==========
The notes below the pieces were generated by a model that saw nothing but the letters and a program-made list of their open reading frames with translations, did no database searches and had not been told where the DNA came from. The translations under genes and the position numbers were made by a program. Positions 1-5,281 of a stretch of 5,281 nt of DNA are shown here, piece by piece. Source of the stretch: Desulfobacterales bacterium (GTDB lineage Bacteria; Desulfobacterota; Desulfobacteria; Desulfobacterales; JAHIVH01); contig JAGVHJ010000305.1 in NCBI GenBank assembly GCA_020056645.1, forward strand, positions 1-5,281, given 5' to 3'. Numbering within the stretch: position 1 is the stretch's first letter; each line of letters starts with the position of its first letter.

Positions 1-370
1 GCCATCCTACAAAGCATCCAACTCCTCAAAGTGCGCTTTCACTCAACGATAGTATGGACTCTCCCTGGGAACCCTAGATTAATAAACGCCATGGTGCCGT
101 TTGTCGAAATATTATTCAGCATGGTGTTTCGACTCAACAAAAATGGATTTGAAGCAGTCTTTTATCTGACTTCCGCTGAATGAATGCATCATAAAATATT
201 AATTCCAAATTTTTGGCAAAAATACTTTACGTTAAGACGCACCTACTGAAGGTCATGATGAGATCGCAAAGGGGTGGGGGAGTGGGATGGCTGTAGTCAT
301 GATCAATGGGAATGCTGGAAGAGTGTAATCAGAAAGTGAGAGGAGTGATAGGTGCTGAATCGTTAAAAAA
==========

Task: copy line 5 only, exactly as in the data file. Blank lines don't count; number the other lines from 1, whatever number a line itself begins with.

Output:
201 AATTCCAAATTTTTGGCAAAAATACTTTACGTTAAGACGCACCTACTGAAGGTCATGATGAGATCGCAAAGGGGTGGGGGAGTGGGATGGCTGTAGTCAT